I chose to get a nice cup of coffee and take a nice long walk to explore my gratitude at everything that was complicated and annoying this morning. After all I am so grateful that I was able to conceive a child late in life and at thirty-nine with no great discomfort or complication give birth to the teen with a not so nice attitude I dropped off in school this morning. I know that the first thing to be super grateful for is that I have the freedom to get coffee and go for a walk in a beautiful bird trail.  I am fully aware that so many parents deal with the bad morning and dash of to an equally stressful job, so how dare I NOT be grateful at times.

With each step in my morning walk I realized that the reason these moments affect me so deeply is because I do generally live and have always lived a daily life with an enormous gratitude attitude. Thus the moments I am not grateful are not that common and make me feel out of my comfort zone.

Sure today I can go out and get that coffee and walk and have the privilege to play with words, create stories, write to my heart’s desire.  My gratitude attitude however has always been there, even when I did not have the freedom or cash to do what I did this morning. The smallest silliest things in my daily life usually make me very aware that I am grateful. I have seen people absolutely baffled by my gratitude and happiness in the not so easy moments of my life.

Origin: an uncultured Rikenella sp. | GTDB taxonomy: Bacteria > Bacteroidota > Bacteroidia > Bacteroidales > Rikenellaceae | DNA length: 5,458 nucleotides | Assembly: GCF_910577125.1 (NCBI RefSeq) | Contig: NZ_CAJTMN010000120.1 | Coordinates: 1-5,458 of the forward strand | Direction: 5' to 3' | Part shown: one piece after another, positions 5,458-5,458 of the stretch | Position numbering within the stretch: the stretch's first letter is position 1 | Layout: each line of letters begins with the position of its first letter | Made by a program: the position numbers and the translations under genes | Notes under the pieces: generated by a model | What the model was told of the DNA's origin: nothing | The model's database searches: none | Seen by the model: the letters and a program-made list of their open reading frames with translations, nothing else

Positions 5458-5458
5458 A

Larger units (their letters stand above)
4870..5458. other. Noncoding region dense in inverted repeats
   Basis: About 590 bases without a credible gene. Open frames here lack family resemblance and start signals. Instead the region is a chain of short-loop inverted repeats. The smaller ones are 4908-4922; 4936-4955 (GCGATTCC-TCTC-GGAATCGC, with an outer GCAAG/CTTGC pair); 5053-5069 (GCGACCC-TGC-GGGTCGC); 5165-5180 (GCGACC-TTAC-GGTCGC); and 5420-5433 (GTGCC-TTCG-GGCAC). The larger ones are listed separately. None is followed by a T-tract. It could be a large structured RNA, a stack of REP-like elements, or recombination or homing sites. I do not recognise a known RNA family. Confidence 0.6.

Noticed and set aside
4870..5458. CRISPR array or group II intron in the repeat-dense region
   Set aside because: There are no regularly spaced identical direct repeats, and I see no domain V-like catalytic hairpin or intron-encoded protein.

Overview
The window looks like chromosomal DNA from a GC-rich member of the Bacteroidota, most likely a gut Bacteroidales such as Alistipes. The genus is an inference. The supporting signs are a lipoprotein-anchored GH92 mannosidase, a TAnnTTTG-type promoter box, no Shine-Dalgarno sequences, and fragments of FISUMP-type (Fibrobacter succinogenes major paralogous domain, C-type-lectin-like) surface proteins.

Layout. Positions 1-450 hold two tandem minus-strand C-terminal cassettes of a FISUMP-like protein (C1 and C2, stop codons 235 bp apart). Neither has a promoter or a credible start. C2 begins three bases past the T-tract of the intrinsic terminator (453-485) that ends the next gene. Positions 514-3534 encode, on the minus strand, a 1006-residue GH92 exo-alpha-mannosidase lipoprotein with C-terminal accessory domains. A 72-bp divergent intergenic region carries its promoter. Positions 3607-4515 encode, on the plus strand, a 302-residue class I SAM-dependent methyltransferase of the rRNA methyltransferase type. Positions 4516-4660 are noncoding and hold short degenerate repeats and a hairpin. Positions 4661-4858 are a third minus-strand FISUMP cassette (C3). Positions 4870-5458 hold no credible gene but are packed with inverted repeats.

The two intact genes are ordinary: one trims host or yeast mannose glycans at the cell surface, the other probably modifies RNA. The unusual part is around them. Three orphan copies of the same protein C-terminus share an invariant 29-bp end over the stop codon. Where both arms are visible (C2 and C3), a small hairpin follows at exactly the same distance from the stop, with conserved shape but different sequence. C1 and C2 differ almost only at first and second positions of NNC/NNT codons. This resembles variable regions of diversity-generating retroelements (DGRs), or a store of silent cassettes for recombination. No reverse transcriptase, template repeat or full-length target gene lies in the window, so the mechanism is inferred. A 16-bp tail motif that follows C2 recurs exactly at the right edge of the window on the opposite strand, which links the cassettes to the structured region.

The teen age moods and other distractions of the morning took a back-seat in my mind and I began to ponder if gratitude is a characteristic or a chosen way of life? Is it a trait we just have or is it a choice we make? Exploring my personal attitude of gratitude I clearly saw a back-flash of my childhood.

As a child in Mexico we unfortunately often saw crosses off the side of roads; you know the kind right? The ones symbolizing that someone had somehow lost their life there, through an accident with a vehicle whether crash or run over. My back flash was sitting in a family car and seeing such a cross.

Everyone in the car made the automatic gesture to bless themselves; in our large family the car was always packed, next to the cross we read a sign it said.

“Thank you Lord that my child died run over and not by drowning.” 

I remember feeling horrified that anyone would thank the Lord for their child dying and I voiced my opinion.

“How can it say THANK YOU?”

The answer from the Catholic adults in the car was an explanation that a quick sudden death inflicted by the impact of a car, presumably not seen coming, was surely far more merciful than that drowning with the horror of the inevitable expectation.

I don’t remember being very satisfied by the answer, I may well add here that as an adult I am by choice not a Catholic. I am not in the least bit religious, but I am very spiritual and do pray daily; my prayers are full of gratitude and not of suppliant pleas.